For centuries, economists have worked toward solving personal financial problems of households.
But how exactly can the concepts of economics be applied to financial planning?
Find out in this episode as Jeremy Keil speaks with Dr. Laurence Kotlikoff, professor of economics at Boston University and founder of MaxiFi Planner, a leading personal financial planning software. Dr. Kotlikoff dives into the benefits of economic-based financial planning.
Dr. Kotlikoff discusses:
- The inspiration behind his latest book: Money Magic
- Less risky pathways to improve your standard of living
- Consumption smoothing, upside investing, and other concepts to improve your finances
- Why it’s important to price every major lifestyle decision
- And more
An Economist’s Secrets to More Money, Less Risk, and a Better Life
Finding the right balance between spending and saving throughout your life is essential to achieving a higher standard of living.
With consumption smoothing, you won’t end up splurging today and starving tomorrow (or vice versa).
You might see this concept in financial planning when you buy insurance. By spending some money now, you’re ensuring that the bad times won’t be so bad at a later stage in life.
MaxiFi®, a financial planning software, was founded by Dr. Laurence Kotlikoff as a tool to project your finances and implement consumption smoothing.
It’s also important to make sure your standard of living is within your reach.
That’s where the lifetime budget comes into play.
Everyone has a lifetime budget, and your spending can’t exceed it.
When Dr. Kotlikoff programmed MaxiFi® to perform consumption smoothing, it also accounts for your lifetime budget and provides a recommended spending amount accordingly.
Now that you know how to have a stable standard of living, the next question is: How do you raise it?
Dr. Kotlikoff calls it upside investing.
Here’s a quick analogy to help you understand what it means:
Let’s say you visit a casino in Vegas. Before going to the casino, you left your wallet back at the hotel and only carried a few hundred dollars to use for gambling.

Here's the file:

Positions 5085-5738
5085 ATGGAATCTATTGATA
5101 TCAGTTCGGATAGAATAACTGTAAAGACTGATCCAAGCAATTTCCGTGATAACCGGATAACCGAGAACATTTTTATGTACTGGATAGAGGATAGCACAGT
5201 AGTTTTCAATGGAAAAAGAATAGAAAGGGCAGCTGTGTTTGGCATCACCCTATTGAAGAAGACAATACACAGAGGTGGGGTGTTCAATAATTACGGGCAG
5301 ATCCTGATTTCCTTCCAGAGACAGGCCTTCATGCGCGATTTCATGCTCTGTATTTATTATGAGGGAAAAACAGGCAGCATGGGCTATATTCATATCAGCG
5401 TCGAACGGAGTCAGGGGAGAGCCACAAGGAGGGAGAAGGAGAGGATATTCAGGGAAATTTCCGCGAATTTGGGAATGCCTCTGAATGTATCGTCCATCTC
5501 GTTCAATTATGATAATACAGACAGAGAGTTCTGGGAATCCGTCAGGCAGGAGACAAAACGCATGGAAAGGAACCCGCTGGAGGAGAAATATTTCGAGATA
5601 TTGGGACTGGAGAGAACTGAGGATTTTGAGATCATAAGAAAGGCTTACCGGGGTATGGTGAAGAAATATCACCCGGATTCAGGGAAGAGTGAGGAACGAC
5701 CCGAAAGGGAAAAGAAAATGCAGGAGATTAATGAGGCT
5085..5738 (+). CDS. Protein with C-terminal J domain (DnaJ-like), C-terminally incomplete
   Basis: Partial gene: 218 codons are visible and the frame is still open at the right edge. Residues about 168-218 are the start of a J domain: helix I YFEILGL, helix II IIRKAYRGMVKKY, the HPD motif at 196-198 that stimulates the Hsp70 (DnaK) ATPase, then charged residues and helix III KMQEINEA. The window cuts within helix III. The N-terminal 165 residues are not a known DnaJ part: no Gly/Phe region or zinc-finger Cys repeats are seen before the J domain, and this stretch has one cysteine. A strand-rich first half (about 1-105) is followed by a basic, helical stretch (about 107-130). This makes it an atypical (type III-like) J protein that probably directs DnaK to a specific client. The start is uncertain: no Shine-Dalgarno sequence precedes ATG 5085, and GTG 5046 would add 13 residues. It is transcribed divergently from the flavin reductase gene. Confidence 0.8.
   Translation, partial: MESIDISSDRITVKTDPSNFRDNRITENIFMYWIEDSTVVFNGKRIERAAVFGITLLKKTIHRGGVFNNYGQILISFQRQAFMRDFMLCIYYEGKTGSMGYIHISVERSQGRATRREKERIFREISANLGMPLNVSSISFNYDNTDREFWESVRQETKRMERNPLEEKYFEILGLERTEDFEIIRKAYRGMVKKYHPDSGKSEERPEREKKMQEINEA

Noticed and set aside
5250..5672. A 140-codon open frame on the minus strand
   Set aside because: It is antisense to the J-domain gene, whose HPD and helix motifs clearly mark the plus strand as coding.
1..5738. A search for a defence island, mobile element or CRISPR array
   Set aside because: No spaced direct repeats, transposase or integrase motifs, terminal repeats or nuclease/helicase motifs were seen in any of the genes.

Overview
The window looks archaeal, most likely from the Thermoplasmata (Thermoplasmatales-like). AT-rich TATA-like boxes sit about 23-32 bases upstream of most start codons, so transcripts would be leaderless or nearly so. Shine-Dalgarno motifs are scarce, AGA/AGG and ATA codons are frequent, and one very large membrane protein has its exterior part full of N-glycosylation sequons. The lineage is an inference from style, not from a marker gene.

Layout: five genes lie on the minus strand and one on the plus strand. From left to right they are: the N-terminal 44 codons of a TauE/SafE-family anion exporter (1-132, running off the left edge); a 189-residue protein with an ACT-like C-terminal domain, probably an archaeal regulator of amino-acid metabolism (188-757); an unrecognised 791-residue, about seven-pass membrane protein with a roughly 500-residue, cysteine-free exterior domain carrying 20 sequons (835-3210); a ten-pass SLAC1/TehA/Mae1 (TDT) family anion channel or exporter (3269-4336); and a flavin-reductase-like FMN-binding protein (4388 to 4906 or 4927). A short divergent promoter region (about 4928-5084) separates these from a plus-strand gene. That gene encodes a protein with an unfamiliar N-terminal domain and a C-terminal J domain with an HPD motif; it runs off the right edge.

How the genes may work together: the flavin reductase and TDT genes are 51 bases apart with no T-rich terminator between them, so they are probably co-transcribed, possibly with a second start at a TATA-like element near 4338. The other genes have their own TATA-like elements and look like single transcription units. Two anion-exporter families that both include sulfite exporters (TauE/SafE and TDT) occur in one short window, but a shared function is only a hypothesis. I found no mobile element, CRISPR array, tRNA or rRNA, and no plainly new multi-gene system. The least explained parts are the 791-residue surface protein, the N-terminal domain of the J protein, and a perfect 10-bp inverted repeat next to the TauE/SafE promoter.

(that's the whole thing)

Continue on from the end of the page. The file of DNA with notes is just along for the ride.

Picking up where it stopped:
Next, you end up winning some money. BUT, you don’t spend it until you’ve left the casino. Once you leave the casino, you use your winnings to improve your standard of living.
In this analogy,
- The casino = stock market
- Your wallet at the hotel = your money outside of the stock markets (perhaps in safer investments like inflation-indexed bonds)
- Money used in the casino = money invested in the stock markets
- Your casino winnings = your stock market returns
When calculating your minimum standard of living, you don’t include the stock money until it’s out of the markets, which is equivalent to not spending your money until you leave the casino.
Every time you withdraw from the markets and invest the money into something safer, you’re increasing your standard of living. So, this is a floor to your living standard with an upside.
If you put more in the market, you’ll have a lower floor, but a higher upside. If you put less in the market, you have a higher floor, but a lower upside.
The money is also less likely to be withdrawn at the wrong time if it remains in the stock market for a long time (maybe until 65 or 70 years old). Essentially, you’re reducing your sequence of return risk.
If you invested in stocks at 40 and let it grow until 65, you’ll face zero sequence of return risk from 40 to 65. It doesn’t matter whether you get a high return today and a low return tomorrow or vice versa, you’re going to end up with the same amount of money at 65.
So, upside investing can help you raise your standard of living with less risk.
Pricing Lifestyle Decisions
A major decision can easily be clouded by emotions when you’re about to make it (retirement, divorce, having a child, etc.).
However, it’s important to think of these decisions in financial terms.
Imagine you walk into a grocery store where the items are placed without price labels. You blindly fill your cart. You’ll likely end up spending more than you wanted to! You can’t make informed decisions.
It makes you uncomfortable, right?
Making major lifestyle decisions without considering their financial implications is similar. You might not make the best decisions for yourself.
Ask questions like: If I retire early, will my standard of living drop by 5% or 20%? If I get divorced, to what extent will it increase my living costs? If I take an expensive cruise trip next year, how will that affect my future standard of living?
These calculations might be too complex to do in your head or on a basic Excel spreadsheet. Consider using a financial planning software like MaxiFi®.
Related: 7 Principles of Financial Serenity